Hortus sanus: The wilderness called and it wants your garden back

The wilderness on the edge of a Dallas garden.
What was your garden before it was a garden?

It was a wilderness.

If you did nothing in your garden, the weeds, trees, bugs, grasses, animals, would just go wild. Like a teenager whose parents have left him alone while they go on an extended vacation, the wilderness will invite everything wild to come on in if there is no one at home to tend the garden.

While wild works in some garden situations, few people look at a complete wilderness and think “there’s a garden”. Sure, there can be a bit of wilderness in a garden, and probably should be, but it can’t be the whole garden.

That’s the first lesson I learned about having a healthy garden, about achieving hortus sanus. You have to remember that your garden was once a part of the wilderness and the wilderness wants your garden back.

The weeds want to grow there, in any bare spots they can find and even in places that aren’t bare. They will grow in the cracks of a patio, in the sludge left in the gutter, and even in a half-empty bag of top soil.

The rabbits want to eat there, and so do squirrels, chipmunks, voles, raccoons, mice, and unfortunately for some, deer. All of these wild animals have an appetite not just for weeds but also for the most expensive, most difficult to find, most treasured plant that you have personally planted in the middle of the wilderness you want to turn into a healthy garden.

The bugs want to eat, sleep and make merry in your garden, too. And not just good bugs, which any gardener would welcome as a key to hortus sanus, but all kinds of bad bugs, too.

Once we accept that the wilderness is always there in the background, waiting for its chance, then we aren’t surprised, frustrated or disappointed when we leave our gardens for a week or so and return to find that the wilderness is creeping back in, trying to take over again.

It is futile to try to completely remove the wilderness from your garden. In fact you shouldn’t. You want some of that wilderness – birds, bees, bugs, even a few bunnies - because they are part of a healthy garden. But feel free to fight back some of that wilderness – the weeds, the damaging predators, anything that wants to take over the garden completely.

Finally, when you are out there slaying weeds and other garden demons, remember that fighting back against the wilderness taking over your garden is not the same as fighting Mother Nature. Do not fight Mother Nature, do not try to break the laws of nature. That would be very unhealthy. It is futile and frustrating and you will fail.

But the wilderness, it can be tamed a bit.

Knowing that a big part of gardening is taming the wilderness and accepting that we can never tame it completely, is one of many steps towards a healthy garden, hortus sanus.


  1. Truer words were never written, dear Carol! How quickly the wilderness will reclain is space left alone by the gardener demonstates the awesome powers of nature. It is happening to my neighbor's garden as his health and attention limit his time spent fighting it back. We must find the balance while knowing full well that the wilderness always wins in the end. It can outlast us.

  2. In a welter of great posts on May Dreams Garden, Carol, this is a truly great post: full of wisdom and a joy to read. You remind me that "sanity" comes from "sanus" -- a very healthy attitude.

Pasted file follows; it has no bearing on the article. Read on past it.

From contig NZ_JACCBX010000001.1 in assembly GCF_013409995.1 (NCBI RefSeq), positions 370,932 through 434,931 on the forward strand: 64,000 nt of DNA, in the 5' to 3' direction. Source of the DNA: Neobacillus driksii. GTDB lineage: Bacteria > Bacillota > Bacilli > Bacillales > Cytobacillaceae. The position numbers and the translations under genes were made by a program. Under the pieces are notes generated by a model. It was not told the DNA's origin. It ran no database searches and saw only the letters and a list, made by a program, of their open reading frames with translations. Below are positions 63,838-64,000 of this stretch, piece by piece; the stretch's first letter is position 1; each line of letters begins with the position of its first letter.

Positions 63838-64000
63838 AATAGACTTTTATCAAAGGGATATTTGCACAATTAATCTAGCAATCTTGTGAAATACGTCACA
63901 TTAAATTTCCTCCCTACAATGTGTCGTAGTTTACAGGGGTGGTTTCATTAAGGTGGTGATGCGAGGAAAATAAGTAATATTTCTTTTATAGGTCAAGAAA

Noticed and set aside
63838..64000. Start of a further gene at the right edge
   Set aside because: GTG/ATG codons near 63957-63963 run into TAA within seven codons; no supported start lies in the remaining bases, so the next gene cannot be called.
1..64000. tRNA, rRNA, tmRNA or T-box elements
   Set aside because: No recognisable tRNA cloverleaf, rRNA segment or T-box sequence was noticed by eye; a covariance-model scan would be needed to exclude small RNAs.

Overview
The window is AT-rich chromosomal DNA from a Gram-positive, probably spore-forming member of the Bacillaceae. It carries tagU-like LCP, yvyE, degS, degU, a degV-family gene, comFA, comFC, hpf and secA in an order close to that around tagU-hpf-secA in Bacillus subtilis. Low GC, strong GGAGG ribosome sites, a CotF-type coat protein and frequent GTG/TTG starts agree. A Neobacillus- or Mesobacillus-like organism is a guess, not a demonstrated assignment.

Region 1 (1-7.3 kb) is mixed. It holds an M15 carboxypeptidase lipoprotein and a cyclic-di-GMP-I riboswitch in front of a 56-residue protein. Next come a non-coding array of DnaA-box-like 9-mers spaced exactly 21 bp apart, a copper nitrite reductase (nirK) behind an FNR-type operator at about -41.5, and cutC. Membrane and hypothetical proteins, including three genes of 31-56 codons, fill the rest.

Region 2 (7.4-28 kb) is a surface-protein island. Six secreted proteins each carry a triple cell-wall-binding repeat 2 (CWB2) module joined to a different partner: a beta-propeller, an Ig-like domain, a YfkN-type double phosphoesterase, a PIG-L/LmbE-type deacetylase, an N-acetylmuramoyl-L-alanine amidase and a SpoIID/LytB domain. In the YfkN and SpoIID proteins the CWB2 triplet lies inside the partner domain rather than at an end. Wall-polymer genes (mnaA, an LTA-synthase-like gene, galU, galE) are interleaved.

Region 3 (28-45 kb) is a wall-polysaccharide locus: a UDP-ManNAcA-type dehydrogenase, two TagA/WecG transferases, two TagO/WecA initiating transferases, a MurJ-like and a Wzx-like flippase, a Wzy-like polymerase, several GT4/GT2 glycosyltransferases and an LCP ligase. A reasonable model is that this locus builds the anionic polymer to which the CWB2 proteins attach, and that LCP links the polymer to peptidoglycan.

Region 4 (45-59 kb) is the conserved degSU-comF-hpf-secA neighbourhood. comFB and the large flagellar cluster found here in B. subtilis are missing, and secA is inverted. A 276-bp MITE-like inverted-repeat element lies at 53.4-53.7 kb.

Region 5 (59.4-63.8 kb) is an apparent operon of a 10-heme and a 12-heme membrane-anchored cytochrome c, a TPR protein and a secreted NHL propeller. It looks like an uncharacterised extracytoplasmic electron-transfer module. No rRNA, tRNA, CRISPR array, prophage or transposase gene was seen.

3. Carol, A very excellent read! I have wilderness in my back yard and it wants nothing more then to take over the rest of it! The worse part of it are the true invasives...like bush honeysuckle. Amazing what can grow over one summer! gail

  4. That wilderness is taking advantage of the old addage only the strong survive during this drought. There is hardly a blade of grass in the lawn. Mostly there is wild strawberries and other creeping weeds. Along the fence line there is an army of "weeds" awaiting to be removed as soon as we get some rain so they can be completely removed. Great post as it is oh so true.

  5. Carol, you are always so wise. I left my garden for a year - and the poorly maintained perennial border I left was totally gone when I returned. Time for a re-do of major proportions. Now as I am older - and older - I am trying to retain my sanity with a new recognition of the power of the wilderness.

  6. You have put into wonderfully eloquent words my philosophy of gardening in my habitat garden. I'm going to print this post out and keep it on my desk so that when I get frustrated with weeding and stink bugs I can read it again and remind myself of what I am doing here.

  7. I only wish my garden had been wilderness before I made it a garden. It was a dumping ground for construction debris, and before that, a dairy farm, so any of the prairie that had been here has been permanently eradicated. The weeds here are all exotics, except for the occasional hairy aster or goldenrod (which really aren't weeds, but are wildflowers) and the stupid seedling box elders.

  8. A great post! I am facing the problem of plenty- plenty of weeds, after the monsoon rains, and was feeling rather disheartened. This post has put the spirit back into me.

  9. ...and the wilderness wants it back. It's even trickier when one sets out to make a wildlife garden. The lines blur, but trails and paths still lead the viewer to think 'garden' rather than 'grown up weeds'.
    Add to that a woodland garden theme or a native garden and you almost have to tell people..'now this IS a garden'.
    I love your creative posts! It gets me thinking.
    :-) David/Tropical Texana


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